To me poetry is too important for posturing or obscurity for its own sake or elitism. In poetry we need to talk about the experience of being alive right now.

Where do you expect to see yourself (as a writer) in the next five

years? The next ten years?

I would like to continue to write the best poems that I am able to write and to publish more books. Obviously all writers would like as much success for their work as possible and I am no exception. I plan to take advantage of all opportunities as they come to me and be the best writer that I can be. Being creative is wonderful in the sense that you can do as much or as little as you want to do.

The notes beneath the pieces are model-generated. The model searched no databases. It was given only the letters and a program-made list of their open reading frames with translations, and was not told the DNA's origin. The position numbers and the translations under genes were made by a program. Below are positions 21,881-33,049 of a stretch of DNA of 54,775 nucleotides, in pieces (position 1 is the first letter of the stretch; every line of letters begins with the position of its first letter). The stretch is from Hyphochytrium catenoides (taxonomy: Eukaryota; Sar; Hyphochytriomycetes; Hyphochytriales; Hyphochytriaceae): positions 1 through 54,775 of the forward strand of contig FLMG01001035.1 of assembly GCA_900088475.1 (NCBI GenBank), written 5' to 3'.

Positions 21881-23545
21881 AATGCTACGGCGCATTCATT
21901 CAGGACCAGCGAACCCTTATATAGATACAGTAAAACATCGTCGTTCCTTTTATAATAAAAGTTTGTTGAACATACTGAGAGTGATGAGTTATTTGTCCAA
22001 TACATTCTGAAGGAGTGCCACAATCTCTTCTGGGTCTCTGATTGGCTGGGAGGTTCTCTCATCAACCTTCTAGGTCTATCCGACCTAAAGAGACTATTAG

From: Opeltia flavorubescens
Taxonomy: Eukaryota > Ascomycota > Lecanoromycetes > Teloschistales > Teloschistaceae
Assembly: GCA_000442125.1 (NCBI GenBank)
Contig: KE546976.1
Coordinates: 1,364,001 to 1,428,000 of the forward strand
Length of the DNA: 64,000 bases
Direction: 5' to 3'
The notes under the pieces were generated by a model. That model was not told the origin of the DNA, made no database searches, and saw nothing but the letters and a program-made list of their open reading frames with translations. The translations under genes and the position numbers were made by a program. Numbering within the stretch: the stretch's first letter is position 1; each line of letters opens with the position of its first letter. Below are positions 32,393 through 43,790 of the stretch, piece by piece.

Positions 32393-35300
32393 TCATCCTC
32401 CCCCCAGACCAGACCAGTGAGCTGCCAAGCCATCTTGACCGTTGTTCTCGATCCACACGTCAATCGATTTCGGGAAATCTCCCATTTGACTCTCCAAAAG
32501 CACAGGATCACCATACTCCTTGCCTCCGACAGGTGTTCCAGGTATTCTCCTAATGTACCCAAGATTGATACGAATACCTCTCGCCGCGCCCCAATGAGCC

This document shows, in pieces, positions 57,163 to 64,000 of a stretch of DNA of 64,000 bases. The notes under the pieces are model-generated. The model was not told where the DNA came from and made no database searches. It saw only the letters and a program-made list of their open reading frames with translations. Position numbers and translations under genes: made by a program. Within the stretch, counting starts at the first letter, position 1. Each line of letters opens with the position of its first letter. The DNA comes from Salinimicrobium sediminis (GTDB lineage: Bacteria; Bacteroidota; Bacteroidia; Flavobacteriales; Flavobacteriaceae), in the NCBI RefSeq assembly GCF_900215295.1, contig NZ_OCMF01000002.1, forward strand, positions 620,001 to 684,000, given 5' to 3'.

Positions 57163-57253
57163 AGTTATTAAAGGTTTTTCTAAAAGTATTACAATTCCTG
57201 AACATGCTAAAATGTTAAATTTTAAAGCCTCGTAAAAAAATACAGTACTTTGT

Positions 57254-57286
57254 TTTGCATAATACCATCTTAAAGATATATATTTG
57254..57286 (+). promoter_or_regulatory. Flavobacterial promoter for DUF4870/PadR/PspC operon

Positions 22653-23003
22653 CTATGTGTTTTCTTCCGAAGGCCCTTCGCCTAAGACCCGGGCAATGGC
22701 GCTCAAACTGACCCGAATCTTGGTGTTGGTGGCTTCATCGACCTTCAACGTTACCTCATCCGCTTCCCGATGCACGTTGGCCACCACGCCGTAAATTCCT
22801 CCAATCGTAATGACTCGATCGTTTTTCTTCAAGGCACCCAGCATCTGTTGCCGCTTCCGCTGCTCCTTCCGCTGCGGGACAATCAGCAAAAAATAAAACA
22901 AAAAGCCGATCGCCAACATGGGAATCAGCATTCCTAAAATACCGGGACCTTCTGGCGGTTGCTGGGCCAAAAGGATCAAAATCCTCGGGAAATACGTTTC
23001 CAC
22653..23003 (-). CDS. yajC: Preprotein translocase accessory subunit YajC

Are there any immediate events or publications that you have coming up that you want the readers to know about?

My next performance will be at the event New Found Land: Maidstone Fringe Festival Poetry Afternoon at the Maidstone Fringe Festival, Kent, UK, where there are a lot of other fantastic poets reading. As well as this my poem ‘Spring’ will be appearing in the audio poetry magazine Mind the Gap, which will be released on 30th April 2019.